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Pandemic Highlights New Priorities for Construction Companies

Posted by Robert McDonough Wednesday, August 12, 2020

In response to the global COVID-19 pandemic, many construction companies have halted or delayed projects to support mitigation efforts. And eager to slow the rate of transmission and protect employees, businesses across all industries are revaluating the need for office space — further disrupting the construction industry and magnifying the pandemic’s impacts.

While questions remain on whether teleworking will become the new norm, there has been a noted slowdown in new construction projects since the outbreak began. As health and safety concerns increase, regulations evolve, and the demand for new projects shift, construction companies must adapt and respond to new business challenges to protect their people and, ultimately, their bottom line.

Adapting to a New Normal

Throughout the pandemic, the construction industry has continued to operate with modifications, and reductions in on-site worker hours are now being reversed. However, shifting employee preferences, recognition that many functions can be carried out remotely, and financial strains are prompting companies to cut spending — and, often, forego major construction projects.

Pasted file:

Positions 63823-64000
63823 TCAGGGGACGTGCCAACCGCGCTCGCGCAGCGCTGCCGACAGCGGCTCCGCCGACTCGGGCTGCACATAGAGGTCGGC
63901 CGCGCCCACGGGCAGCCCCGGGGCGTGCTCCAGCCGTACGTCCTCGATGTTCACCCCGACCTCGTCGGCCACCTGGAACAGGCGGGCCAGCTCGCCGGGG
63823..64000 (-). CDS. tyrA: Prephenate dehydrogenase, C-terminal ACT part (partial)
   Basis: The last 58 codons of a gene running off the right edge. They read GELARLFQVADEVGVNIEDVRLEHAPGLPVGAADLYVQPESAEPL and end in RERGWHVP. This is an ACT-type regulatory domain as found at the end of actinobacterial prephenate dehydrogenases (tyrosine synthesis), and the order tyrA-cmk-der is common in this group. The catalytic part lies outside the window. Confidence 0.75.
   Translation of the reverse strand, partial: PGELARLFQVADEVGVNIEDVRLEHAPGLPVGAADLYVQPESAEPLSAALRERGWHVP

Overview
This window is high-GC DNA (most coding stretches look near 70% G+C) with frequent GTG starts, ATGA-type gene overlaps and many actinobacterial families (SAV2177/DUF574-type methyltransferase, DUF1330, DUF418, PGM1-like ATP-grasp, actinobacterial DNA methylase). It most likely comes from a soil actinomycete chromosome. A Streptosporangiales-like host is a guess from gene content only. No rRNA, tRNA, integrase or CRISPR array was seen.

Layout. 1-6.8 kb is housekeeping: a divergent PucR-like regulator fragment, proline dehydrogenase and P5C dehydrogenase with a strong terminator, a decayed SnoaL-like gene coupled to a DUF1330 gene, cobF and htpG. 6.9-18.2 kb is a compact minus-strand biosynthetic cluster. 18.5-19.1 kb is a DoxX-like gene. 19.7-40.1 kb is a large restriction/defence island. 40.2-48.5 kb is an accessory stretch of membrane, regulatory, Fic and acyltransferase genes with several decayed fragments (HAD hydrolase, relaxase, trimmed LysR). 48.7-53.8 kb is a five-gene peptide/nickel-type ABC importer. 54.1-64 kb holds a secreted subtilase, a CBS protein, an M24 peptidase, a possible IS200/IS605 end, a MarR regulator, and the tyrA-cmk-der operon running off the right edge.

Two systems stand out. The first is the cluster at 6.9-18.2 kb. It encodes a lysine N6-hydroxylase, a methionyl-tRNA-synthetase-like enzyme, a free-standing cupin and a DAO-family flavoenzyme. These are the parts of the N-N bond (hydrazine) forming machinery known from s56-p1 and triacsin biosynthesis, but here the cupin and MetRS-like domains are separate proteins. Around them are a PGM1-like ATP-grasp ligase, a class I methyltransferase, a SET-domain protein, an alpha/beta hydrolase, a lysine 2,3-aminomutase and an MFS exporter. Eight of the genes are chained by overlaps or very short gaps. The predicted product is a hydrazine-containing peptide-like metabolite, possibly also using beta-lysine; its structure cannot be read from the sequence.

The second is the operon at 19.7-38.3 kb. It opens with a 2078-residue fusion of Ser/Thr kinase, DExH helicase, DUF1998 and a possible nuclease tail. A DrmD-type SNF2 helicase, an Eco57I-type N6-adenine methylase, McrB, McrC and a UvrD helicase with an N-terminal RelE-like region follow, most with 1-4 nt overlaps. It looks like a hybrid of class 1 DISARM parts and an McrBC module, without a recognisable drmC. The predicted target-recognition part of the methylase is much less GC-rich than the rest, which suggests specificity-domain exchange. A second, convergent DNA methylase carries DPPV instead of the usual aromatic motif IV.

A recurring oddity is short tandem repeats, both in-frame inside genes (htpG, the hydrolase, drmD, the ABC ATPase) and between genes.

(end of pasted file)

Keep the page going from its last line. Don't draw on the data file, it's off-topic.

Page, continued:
As states continue to lift restrictions and businesses begin to resume normal operations, contractors will need to adapt. The first priority must remain your people, but actions taken to protect their health and safety can lead to increased costs and longer construction timeframes. As such, it is essential for construction companies to document all additional costs and consider reevaluating existing contracts with project owners.

Preserving Liquidity

In navigating these new business challenges and expenses, contractors are likely to face diminished revenues and difficulty collecting funds, which can severely affect cash flow and liquidity. To preserve capital and protect their solvency, construction companies must shift their focus to new priorities, including:

  • Maximizing liquidity to meet financial obligations.
  • Identifying and monetizing available assets quickly and efficiently.
  • Communicating openly and regularly with financial stakeholders and project partners.
  • Leveraging data to identify early warning signs of customer payment defaults.
  • Holding discussions with peers to identify any additional unforeseen risks.

Today, a main differentiator for construction companies is their ability to adapt to the changing reality and identify new opportunities. For example, employers that require their people to be on-site will likely need to make adjustments to allow for physical distancing on their premises; that could necessitate the conversion of open plan offices. Other spaces, including public transportation hubs and airports, will also likely require updating.

While challenging, construction companies that can identify and capitalize on such opportunities will be ahead of their peers. 

Robert McDonough


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